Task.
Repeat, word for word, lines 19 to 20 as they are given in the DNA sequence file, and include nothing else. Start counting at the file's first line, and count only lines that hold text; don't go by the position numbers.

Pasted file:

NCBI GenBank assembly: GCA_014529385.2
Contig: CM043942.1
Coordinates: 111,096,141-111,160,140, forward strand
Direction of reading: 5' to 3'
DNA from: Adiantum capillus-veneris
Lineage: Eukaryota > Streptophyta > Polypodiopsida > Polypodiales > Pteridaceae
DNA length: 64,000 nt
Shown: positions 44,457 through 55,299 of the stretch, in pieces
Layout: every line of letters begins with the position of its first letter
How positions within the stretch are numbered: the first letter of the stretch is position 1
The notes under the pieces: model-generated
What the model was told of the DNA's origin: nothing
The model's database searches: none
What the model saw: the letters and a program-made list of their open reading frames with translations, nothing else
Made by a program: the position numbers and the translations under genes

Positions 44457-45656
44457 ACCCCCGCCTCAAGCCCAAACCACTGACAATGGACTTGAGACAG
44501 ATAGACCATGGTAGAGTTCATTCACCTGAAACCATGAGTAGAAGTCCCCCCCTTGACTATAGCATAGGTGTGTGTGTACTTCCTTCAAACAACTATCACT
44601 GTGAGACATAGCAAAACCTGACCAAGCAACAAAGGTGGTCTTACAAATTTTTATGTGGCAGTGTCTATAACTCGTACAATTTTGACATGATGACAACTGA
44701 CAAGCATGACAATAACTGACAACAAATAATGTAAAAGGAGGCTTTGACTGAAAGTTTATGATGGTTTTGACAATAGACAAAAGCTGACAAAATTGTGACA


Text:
44601 GTGAGACATAGCAAAACCTGACCAAGCAACAAAGGTGGTCTTACAAATTTTTATGTGGCAGTGTCTATAACTCGTACAATTTTGACATGATGACAACTGA
44701 CAAGCATGACAATAACTGACAACAAATAATGTAAAAGGAGGCTTTGACTGAAAGTTTATGATGGTTTTGACAATAGACAAAAGCTGACAAAATTGTGACA